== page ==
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  • Writer's pictureRobert Lusk

Michigan Supreme Court Interprets Mediation Confidentiality Broadly

Facilitated mediation is a process for resolving civil cases before trial or even before a case is filed. Mediation communications are confidential so the parties feel free to frankly explain themselves and their positions without worrying that their words may be used against them in the future. The Michigan Supreme Court’s decision in Tyler v Findling, ___ Mich ___ (2021) is an example of how serious Michigan courts are about mediation confidentiality.

The facts were fairly complicated. It is sufficient to note that, on the day of the mediation but before the mediator was present, two attorneys who were placed in the same room to wait for the mediator had a conversation about the case. During that conversation, the first attorney allegedly suggested his own client was a criminal. The other attorney surreptitiously recorded the conversation and tried to use it in a defamation case against the first attorney. The issue was whether the first attorney’s alleged statement was confidential and, therefore, could not be used against him in a later lawsuit.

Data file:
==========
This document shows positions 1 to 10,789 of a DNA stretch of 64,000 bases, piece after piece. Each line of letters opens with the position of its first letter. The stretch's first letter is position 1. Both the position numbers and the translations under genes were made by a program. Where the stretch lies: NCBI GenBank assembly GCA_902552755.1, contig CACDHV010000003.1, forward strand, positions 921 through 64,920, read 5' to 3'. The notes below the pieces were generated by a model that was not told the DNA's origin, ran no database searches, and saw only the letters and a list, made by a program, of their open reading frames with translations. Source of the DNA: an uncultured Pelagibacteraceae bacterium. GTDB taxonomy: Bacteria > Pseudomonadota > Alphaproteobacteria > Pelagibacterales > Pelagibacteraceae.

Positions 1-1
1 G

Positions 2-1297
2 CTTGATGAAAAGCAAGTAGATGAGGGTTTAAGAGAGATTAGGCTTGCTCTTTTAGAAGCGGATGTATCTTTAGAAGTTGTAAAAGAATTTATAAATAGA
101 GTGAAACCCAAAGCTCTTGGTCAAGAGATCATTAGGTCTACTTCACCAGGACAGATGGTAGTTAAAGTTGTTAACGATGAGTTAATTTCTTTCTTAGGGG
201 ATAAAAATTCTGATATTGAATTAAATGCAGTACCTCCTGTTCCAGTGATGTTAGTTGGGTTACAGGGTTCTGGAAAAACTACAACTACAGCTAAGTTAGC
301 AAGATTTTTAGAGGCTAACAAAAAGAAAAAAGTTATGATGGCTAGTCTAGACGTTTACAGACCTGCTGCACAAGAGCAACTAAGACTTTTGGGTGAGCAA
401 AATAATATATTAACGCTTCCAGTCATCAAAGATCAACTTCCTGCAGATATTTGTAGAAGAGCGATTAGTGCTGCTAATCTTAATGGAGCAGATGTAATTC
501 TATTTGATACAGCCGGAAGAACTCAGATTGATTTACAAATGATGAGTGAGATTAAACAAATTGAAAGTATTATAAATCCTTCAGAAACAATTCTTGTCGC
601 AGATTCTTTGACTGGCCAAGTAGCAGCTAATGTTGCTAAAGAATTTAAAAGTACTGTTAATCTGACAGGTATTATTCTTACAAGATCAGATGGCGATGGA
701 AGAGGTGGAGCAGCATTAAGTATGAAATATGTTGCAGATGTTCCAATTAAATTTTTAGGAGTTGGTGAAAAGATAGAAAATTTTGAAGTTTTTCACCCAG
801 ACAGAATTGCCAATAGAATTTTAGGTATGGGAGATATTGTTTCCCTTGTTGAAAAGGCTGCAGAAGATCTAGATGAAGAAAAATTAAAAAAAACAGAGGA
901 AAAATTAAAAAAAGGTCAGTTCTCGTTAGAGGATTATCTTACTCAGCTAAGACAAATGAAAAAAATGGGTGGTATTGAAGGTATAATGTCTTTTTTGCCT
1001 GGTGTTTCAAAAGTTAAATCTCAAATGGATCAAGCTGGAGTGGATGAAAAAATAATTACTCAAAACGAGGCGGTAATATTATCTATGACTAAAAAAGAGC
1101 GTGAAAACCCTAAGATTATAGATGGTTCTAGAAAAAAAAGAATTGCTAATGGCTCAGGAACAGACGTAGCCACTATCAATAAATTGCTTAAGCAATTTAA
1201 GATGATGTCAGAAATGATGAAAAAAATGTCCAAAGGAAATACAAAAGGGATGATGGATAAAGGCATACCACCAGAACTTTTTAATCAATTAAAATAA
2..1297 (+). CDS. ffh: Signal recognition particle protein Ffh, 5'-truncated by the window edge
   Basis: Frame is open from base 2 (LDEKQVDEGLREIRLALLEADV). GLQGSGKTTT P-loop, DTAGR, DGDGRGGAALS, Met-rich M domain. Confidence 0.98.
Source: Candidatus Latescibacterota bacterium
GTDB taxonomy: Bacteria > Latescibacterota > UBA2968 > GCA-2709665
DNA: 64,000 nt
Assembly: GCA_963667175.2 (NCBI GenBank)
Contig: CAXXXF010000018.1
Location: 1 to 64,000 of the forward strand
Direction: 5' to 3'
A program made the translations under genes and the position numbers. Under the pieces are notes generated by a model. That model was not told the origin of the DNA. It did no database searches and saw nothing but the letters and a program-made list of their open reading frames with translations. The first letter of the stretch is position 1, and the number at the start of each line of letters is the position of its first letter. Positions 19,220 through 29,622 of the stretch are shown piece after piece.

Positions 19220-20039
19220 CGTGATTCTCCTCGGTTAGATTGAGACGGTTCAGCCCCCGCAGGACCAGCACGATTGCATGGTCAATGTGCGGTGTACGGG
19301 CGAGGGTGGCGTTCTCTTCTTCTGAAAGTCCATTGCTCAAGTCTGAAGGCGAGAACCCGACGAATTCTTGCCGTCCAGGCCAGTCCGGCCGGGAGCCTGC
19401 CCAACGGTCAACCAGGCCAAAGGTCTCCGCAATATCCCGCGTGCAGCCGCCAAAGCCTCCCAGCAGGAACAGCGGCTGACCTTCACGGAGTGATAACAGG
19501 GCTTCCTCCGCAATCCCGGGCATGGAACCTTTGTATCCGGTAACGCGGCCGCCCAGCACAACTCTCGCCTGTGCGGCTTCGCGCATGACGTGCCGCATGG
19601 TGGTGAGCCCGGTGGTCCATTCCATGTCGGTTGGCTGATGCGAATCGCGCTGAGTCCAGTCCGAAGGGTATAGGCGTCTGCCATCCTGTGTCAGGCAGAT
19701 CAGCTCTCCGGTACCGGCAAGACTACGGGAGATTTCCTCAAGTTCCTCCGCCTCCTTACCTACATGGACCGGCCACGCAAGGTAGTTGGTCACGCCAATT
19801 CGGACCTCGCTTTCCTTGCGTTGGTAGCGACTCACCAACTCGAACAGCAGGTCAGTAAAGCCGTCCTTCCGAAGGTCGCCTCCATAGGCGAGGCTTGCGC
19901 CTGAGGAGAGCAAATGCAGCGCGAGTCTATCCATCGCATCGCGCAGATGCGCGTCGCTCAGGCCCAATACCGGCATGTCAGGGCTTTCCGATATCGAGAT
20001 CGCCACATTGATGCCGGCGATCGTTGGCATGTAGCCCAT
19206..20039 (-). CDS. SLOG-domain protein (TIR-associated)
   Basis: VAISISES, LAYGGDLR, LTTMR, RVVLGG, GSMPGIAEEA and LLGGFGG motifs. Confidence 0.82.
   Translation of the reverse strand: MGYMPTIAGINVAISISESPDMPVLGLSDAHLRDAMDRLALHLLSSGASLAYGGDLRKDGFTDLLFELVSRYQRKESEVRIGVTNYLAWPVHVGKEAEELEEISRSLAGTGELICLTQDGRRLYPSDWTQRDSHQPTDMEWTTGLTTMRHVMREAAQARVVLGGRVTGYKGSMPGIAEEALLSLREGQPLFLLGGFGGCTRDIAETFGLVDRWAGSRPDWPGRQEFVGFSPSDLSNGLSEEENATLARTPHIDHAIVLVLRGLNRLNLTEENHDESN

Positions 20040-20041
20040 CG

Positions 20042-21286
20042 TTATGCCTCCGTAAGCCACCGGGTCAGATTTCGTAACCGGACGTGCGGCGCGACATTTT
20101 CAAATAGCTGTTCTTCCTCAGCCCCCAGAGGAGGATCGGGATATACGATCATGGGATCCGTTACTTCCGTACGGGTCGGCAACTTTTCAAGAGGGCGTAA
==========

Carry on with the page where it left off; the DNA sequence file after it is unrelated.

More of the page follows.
The first attorney asserted that the Michigan Court Rule governing mediation broadly defined confidential mediation communications to include, “... statements whether oral or in a record, verbal or nonverbal, that occur during the mediation process or are made for purposes of retaining a mediator or for considering, initiating, preparing for, conducting, participating in, continuing, adjourning, concluding, or reconvening a mediation.” MCR 2.412(B)(2). Thus, even though the alleged defamatory statement (i.e., my client is a criminal) was made before the mediator arrived, it was made during the mediation process and, therefore, was confidential and could not be used against the attorney.

The Tyler case stands for the proposition the parties to a mediation may rest assured the statements made during the entire mediation process are confidential and cannot be used against them. So are their attorneys’ statements. However, it is worth noting that, in the Tyler case, the mediation was ordered by the court after the case was filed and, therefore, the court rule on mediation was clearly applicable. Accordingly, parties mediating before a case is filed may wish to enter into an agreement securing the same level of confidentiality conferred by the court rules.

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